Anita is the most vulnerable. Coming home late from school at twilight, she glimpses Señor Paeng and chases after him—only to find it’s really a devil. He strangles her with long claws and she’s close to her last breath when he suddenly lets her go, vanishing down an alley. Running home trembling, Anita shows her mother and Señor Paeng the wounds on her neck. The dreaded moment has come. Señor Paeng must leave the family he loves to spare them from sharing his fate, leaving them in deep sorrow.

Years pass. Two more invaders come and go. Anita grows with her recovering city, studies abroad, returns to help her aging mother and gradually takes over both her business and healing mission. Señor Paeng sends thoughtful presents through the years. When Maestra Angge dies and Anita buries her like an expectant bride, Señor Paeng sends a handsome wreath from out of nowhere.

More years pass. Anita is an aging married woman when a formally dressed emissary arrives to tell that her that his client has chosen her as his heir. His curiosity about her relationship with the “young” Señor Paeng he saw on his death bed is written all over his face.

But Anita says nothing as she receives the last present from the only father she ever knew — the title to a home in Naga and whatever remains after his generous donations to the Church and many charities.

As the repository of Señor Paeng’s mysterious past and equally strange death and burial at sea as a young man, Anita is deeply happy that he has finally earned his rest after hundreds of years. Only she could understand the beauty of dying request for her prayers until they met again.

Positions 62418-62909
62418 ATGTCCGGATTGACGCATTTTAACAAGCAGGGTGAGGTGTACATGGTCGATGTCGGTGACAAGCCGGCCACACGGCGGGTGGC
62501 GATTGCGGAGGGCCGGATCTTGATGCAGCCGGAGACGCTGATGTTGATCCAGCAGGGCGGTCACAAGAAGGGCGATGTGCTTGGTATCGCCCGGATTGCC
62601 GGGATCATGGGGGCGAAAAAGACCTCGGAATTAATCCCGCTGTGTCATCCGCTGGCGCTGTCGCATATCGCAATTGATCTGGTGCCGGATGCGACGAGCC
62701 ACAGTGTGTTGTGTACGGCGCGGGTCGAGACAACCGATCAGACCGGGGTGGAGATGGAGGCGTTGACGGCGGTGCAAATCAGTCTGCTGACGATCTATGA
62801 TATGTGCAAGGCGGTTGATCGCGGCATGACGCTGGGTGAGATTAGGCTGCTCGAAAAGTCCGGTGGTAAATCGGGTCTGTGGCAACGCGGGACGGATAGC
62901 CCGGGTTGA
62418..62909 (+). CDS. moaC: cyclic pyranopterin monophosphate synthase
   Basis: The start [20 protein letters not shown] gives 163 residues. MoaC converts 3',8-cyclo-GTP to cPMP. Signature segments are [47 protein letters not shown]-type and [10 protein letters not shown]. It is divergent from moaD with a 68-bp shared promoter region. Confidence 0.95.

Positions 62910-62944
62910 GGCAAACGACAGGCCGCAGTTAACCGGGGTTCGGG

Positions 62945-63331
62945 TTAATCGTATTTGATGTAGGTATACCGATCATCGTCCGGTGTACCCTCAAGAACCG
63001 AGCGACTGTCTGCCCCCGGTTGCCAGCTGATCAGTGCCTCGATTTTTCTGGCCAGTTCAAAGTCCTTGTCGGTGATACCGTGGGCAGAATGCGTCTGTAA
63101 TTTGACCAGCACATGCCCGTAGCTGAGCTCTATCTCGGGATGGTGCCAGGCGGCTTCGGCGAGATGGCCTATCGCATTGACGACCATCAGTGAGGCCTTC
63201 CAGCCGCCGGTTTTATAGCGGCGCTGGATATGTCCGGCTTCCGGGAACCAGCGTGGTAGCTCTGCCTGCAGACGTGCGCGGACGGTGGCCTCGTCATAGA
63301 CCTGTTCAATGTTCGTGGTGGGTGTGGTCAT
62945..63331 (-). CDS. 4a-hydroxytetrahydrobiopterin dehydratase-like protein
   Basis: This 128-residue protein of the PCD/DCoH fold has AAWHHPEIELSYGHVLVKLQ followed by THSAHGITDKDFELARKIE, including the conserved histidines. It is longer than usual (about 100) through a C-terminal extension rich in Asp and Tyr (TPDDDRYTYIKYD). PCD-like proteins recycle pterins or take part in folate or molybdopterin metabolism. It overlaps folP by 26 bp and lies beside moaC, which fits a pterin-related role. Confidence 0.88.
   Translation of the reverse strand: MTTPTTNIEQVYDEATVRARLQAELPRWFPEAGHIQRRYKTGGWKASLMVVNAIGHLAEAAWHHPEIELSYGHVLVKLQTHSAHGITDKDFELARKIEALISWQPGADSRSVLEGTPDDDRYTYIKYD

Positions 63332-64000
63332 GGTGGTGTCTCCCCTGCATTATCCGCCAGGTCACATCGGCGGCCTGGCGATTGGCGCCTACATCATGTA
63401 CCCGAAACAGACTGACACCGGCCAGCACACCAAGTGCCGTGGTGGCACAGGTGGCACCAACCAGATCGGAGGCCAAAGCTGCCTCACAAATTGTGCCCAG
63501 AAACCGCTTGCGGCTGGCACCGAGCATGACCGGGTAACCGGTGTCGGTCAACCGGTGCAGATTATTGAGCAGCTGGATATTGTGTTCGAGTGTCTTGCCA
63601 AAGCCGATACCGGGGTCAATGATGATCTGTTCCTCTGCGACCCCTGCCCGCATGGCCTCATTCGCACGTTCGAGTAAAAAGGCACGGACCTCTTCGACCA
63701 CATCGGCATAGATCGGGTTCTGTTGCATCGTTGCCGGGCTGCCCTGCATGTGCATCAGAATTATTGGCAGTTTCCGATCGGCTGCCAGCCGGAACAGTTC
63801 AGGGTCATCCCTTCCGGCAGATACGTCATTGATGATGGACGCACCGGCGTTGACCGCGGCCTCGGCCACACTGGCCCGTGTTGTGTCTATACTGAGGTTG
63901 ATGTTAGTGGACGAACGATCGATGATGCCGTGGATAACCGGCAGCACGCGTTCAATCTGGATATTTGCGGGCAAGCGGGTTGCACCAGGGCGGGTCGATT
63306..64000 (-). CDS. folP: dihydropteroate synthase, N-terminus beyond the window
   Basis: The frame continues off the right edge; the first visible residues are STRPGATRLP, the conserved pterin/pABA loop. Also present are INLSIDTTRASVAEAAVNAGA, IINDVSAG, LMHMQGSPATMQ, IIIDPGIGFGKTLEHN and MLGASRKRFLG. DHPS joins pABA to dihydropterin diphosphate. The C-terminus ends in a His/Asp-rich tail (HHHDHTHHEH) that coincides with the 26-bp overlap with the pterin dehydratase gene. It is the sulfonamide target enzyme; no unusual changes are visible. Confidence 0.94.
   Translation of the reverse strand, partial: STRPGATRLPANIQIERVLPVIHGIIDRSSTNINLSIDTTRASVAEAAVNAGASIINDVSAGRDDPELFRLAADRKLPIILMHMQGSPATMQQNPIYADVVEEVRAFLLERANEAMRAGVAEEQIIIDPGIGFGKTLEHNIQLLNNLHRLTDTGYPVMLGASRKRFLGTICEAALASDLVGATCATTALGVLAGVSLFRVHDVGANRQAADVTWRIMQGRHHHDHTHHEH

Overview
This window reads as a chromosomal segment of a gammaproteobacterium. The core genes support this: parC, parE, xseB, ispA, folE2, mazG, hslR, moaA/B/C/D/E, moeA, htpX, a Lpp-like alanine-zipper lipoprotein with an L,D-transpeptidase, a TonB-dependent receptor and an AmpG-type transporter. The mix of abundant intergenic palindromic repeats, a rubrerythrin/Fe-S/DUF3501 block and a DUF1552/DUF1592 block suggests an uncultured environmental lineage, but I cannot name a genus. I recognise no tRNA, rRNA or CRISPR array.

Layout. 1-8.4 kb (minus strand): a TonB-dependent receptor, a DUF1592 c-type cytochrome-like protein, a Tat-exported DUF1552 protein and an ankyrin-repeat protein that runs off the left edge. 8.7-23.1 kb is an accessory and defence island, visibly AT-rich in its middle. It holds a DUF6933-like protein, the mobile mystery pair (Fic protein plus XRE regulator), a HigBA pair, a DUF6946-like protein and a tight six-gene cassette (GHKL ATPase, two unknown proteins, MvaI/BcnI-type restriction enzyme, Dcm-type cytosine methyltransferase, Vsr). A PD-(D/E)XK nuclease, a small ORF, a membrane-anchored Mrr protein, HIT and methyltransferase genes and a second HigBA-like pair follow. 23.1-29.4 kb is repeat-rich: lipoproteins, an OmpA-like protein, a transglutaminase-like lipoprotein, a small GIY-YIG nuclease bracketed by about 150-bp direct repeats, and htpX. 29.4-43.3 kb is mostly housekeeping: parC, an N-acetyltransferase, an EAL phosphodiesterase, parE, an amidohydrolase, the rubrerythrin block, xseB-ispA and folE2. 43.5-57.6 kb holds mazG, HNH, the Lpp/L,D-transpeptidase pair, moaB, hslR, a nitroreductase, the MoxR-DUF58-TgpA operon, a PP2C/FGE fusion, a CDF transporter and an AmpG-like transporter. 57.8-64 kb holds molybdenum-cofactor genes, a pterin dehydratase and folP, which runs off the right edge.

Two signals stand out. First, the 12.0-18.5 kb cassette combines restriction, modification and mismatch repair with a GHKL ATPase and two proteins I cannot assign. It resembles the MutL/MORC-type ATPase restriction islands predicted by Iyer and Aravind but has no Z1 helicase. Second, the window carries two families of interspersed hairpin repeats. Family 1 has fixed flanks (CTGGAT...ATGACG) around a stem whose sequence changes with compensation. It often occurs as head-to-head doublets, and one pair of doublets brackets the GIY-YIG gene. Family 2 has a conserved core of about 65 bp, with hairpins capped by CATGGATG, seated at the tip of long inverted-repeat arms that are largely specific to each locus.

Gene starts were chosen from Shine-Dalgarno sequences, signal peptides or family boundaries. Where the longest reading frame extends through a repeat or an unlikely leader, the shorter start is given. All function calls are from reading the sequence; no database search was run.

But the strangeness does not end there. In Naga’s Holy Week procession that year, she glimpses a Franciscan monk carrying a heavy book, his left ear freshly cut—just like Pedro Bautista before his martyrdom. He greets her briefly but disappears in the crowd.

Now she remembers. She glimpsed him, too, at her mother’s funeral and again, when a messenger brought Señor Paeng’s present of eye glasses just when her eyesight was weakening. She begins to suspect he was in that religious procession, too, that was passing as she nearly breathed her last in the devil’s grip.

“Few Filipinos know San Pedro Bautista, a saint who once walked our land, I just had to bring him back to life in fiction,” reflects the storytelling physician by day, novelist by night.

Tell me that’s not magical realism at its best.

This book can be ordered online at: <upress@gbox.adnu.edu.ph>